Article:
A (A Child) (1980 Hague Convention: Set Aside)  EWCA Civ 194
This week’s blog is brought to you by Laura Doherty – pupil to Sam Healy
A father appealed against a decision to set aside a return order and to dismiss his application for summary return under the Child Abduction and Custody Act 1985, incorporating the 1980 Hague Convention on the civil Aspects of International Child Abduction.
The father was an Italian national, the mother a British national. Although their child was born in England, they moved to Italy shortly after.
The father was not named as the child’s father on the birth certificate when the child’s birth was registered in England. However, when arriving in Italy, the parents attended the office of Municipality and signed a declaration recognising father’s paternity.
In 2019, the Mother returned to England with the child and decided to remain, enrolling the child in school. The father travelled to this jurisdiction to try and resolve matters with the mother and it was agreed at some point that father could collect the child in February 2020 to take him to Italy for the school holidays. However, the mother withdrew her consent and a without notice application was made to prevent the removal of the child from this jurisdiction.
The father then initiated proceedings under the Hague Convention by signing an application the Italian Central Authority for the return of A.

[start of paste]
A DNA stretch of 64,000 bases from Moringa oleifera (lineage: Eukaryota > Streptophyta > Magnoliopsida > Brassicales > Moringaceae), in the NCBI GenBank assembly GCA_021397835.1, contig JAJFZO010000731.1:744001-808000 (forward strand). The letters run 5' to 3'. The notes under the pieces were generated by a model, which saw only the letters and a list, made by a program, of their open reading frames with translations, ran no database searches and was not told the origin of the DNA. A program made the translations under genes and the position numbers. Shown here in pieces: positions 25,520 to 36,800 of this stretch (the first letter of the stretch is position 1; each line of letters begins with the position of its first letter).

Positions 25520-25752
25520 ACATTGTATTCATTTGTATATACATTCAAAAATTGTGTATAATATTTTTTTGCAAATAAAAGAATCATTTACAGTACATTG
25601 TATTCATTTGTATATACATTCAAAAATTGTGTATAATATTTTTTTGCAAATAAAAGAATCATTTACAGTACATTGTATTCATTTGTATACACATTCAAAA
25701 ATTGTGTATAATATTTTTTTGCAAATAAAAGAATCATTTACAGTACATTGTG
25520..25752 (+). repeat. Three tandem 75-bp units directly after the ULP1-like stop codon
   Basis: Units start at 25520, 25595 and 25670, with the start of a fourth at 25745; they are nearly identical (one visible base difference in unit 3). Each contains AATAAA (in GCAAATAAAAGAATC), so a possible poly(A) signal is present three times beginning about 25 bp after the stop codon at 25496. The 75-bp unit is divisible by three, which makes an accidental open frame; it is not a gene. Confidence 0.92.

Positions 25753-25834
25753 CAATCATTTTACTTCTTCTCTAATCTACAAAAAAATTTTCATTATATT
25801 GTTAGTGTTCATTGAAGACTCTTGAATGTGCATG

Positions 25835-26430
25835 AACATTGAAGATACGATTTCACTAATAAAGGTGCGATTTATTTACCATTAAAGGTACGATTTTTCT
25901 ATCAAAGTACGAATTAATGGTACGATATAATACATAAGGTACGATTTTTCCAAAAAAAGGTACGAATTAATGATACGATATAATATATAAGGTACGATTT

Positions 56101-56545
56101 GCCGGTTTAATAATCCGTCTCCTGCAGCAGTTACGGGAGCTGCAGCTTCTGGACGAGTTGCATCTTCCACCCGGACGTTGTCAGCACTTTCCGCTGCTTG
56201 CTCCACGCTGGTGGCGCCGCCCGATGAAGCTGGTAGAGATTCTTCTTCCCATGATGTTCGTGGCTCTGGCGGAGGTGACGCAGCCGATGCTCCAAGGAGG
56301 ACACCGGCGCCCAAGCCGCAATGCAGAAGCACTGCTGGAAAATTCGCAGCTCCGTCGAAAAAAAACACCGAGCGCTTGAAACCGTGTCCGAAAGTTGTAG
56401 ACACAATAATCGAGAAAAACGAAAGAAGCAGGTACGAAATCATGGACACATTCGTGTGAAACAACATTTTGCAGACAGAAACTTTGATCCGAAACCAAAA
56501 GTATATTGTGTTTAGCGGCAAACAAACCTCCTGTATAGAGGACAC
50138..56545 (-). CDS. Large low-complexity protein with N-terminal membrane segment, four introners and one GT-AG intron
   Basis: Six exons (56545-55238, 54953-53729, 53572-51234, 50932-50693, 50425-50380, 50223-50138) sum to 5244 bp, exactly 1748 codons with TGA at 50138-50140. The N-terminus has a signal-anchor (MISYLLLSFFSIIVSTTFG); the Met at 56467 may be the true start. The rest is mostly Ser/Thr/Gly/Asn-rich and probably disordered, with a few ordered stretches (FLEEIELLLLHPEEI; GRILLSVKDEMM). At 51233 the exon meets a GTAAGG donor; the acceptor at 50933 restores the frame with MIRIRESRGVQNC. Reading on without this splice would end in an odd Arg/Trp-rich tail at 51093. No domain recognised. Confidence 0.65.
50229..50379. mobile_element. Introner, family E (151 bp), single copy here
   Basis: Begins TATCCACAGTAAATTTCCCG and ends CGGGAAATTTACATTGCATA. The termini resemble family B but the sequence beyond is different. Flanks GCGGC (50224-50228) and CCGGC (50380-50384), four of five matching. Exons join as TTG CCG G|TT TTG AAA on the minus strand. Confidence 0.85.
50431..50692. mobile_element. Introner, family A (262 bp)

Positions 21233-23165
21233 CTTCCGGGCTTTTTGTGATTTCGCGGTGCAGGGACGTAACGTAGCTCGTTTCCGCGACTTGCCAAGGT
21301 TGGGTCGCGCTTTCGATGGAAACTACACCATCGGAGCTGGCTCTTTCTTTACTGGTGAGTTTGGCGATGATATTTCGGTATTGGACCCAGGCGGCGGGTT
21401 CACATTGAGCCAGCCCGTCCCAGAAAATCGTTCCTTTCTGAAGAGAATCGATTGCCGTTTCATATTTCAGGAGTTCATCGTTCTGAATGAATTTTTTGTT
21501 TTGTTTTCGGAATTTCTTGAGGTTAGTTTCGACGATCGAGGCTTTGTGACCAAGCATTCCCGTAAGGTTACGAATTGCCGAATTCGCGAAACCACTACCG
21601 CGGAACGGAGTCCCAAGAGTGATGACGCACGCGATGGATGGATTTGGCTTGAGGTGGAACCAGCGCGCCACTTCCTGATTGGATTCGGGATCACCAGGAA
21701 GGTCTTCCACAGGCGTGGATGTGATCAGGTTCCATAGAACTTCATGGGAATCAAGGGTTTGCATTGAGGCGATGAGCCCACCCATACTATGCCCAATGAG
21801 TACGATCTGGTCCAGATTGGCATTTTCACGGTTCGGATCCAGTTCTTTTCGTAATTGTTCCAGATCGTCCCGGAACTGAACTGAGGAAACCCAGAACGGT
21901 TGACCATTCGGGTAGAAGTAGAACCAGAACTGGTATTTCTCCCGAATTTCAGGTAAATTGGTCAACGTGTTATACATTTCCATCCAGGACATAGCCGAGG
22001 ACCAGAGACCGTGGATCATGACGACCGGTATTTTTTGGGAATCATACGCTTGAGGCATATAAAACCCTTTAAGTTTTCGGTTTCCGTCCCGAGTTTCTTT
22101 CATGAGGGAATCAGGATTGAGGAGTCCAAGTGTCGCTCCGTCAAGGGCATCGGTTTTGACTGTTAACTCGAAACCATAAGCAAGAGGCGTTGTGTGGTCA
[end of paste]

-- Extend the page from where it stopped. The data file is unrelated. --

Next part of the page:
The 1980 Hague Convention proceedings
24 June 2020, the father’s application, pursuant to the Hague Convention was issued in this jurisdiction in the High Court. It was resisted by the mother and she indicated that if the child were to return to Italy, she would not return with him. She submitted that the father did not have rights of custody and that in any event both Article 13(a) and 13(b) were engaged.
Return Order and Application to set aside
Expert evidence was heard from an Italian lawyer to confirm that father had rights of custody for the purposes of Art 3 and that mother’s submissions in relation to Article 13(a) and 13(b) were not made out. Accordingly, father’s application for summary return was granted.
The mother applied to stay the return order on the basis that the child had entrenched views on not returning to Italy and that these amounted to a change of circumstances. An application for the child to be joined as a party was also made.
Although the application for the child to be joined as a party was not successful as it was not necessary, proportionate nor in the child’s best interest to be joined as a party in accordance with FPR 16.2. The Judge considered that when applying the four-stage process set out in Re B (A Child) (Abduction: Article 13(b))  EWCA Civ 1057 that the return order should be stayed and that ‘a reconsideration of the merits of the application for summary return, limited to the defence now raised and pursued of the child’s objections’ should be granted.
J Hayden had the view that the Judge had not considered how significant and sustained pressure form the child by his mother could have compromised the authenticity of the child’s expressed views – despite recognising that there was pressure present from the mother.
J Hayden also highlighted that the test as to whether there had been a fundamental change of circumstances had to be set high and that in these set of circumstances the mother’s application was a clear example of an attempt to reargue a case which had already been comprehensively determined.
The appeal was allowed and an order was made for the child’s return to Italy.